Fake News, Then and Now

tags: FDR, news media, World War 2

Tracy Campbell is the E. Vernon Smith and Eloise C. Smith Professor of American History at the University of Kentucky and author of America in 1942: The Year of PerilHis previous books include The Gateway Arch: A Biography and Deliver the Vote: A History of Election Fraud, an American Political Tradition, 1742–2004.

In his first fireside chat after Pearl Harbor, President Roosevelt urged Americans “to reject all rumors,” noting that “these ugly little hints of complete disaster fly thick and fast in wartime.” By summer 1942, FDR knew that executive admonishments had failed to curb the avalanche of false information circulating around the nation, so he signed an executive order creating the Office of War Information.

One of the OWI’s lesser known jobs was the “War Rumor Project,” a unique federal experiment in educating citizens to fight false information. The project relied on public employees such as barbers, bartenders, doctors, hairdressers, and police officers to eavesdrop on their neighbors and customers and report what they heard to their local OWI office. The OWI hoped to combat “the more prevalent” rumors “by striking at their root—ignorance.” This project left a remarkable window into the darker corners of wartime America’s psyche and serves as a guide for readers hoping to combat the avalanche of modern misinformation.

The more than five thousand rumors the OWI catalogued in 1942 fell into three major categories. “Anxiety” rumors were indicative of a nation worried about enemies everywhere: in Seattle, rumors spread that “the Japs are planning to blow up the water mains”; in California, rumors grew of a Japanese plot to put glass into food or to spread typhus by releasing diseased fleas into populated areas. There was supposedly a worker in an Illinois gasmask factory who intentionally poked holes in the masks. Barns in the Midwest were allegedly painted with identifying marks on their roofs to guide enemy bombers.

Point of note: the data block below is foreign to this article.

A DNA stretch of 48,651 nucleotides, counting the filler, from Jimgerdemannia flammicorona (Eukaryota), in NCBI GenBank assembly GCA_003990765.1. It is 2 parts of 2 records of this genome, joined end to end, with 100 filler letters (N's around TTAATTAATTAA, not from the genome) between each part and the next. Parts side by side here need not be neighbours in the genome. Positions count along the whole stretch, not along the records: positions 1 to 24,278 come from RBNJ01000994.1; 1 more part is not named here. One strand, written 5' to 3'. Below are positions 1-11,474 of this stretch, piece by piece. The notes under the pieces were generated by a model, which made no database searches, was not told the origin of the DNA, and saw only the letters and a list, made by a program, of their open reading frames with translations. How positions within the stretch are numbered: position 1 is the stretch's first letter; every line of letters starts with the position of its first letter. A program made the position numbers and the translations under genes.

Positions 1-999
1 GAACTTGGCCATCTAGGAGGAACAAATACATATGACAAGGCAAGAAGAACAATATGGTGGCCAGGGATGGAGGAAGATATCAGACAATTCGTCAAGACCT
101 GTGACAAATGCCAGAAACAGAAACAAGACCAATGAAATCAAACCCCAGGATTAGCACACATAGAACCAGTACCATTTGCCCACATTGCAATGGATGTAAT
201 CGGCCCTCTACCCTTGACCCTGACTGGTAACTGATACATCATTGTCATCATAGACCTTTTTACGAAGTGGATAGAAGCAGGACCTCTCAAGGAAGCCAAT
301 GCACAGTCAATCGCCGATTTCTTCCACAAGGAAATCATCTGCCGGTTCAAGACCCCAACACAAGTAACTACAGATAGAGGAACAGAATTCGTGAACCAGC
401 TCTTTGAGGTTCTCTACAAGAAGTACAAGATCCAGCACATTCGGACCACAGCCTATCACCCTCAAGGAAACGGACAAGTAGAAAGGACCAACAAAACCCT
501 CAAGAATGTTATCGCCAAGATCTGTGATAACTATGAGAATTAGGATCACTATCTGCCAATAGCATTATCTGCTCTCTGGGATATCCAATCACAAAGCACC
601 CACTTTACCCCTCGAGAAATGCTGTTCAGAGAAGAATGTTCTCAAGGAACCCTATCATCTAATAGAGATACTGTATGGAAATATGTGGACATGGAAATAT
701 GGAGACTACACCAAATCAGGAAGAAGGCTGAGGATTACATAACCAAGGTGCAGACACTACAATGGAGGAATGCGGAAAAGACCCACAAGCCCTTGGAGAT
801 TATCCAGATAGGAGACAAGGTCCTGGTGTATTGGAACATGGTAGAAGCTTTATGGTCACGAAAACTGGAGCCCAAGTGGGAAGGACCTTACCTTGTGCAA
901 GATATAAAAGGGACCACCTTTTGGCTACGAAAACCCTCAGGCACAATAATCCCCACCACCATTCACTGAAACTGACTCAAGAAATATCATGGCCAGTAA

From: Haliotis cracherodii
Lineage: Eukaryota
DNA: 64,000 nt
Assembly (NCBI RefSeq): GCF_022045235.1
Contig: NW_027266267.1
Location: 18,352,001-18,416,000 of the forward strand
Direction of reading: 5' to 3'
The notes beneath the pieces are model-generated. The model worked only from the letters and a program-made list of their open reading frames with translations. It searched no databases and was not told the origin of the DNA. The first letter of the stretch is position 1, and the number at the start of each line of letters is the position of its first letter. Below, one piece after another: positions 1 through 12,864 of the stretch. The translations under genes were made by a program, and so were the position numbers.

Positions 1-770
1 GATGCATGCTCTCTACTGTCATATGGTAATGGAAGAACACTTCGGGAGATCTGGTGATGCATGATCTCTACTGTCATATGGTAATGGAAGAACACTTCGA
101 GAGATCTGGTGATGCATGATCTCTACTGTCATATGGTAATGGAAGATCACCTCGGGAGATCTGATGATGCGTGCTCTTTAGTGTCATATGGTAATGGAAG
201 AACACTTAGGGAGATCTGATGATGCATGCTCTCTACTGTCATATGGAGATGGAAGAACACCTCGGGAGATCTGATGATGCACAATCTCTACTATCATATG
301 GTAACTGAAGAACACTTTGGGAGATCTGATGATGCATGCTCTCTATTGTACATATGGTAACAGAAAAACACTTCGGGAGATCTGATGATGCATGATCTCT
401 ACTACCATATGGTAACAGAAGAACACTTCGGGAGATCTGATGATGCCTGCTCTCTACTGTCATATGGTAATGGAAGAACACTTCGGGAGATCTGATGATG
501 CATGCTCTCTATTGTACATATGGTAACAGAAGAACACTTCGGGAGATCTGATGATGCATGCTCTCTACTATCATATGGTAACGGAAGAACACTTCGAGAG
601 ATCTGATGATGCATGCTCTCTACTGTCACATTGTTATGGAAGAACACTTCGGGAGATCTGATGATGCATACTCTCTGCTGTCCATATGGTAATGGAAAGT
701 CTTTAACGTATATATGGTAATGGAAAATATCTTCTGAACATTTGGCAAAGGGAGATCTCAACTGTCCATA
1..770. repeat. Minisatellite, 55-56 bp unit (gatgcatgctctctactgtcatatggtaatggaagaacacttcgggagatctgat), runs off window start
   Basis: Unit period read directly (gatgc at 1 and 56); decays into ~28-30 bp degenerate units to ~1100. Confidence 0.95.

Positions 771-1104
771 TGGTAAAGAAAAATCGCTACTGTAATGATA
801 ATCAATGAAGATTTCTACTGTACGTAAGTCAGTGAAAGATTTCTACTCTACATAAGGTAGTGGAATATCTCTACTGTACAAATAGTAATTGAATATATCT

“Escape” rumors were flights of fancy that reflected people’s longing for an early end to the war. There were stories celebrating Hitler’s death or an early surrender from Japanese forces. These rumors highlighted the nation’s anxious hope that things weren’t as bad as they seemed.

The most common category concerned “hate rumors,” which were mostly centered on bigotry toward African Americans, Jews, Catholics, and Japanese Americans. People were overheard lamenting that Jews were “running the war” and were avoiding the draft by taking drugs that induced high blood pressure. Rumors about the suspected espionage efforts of Japanese Americans living on the West Coast played a part in Roosevelt’s infamous executive order 9066 and the internment camps.

Read entire article at Yale University Press Blog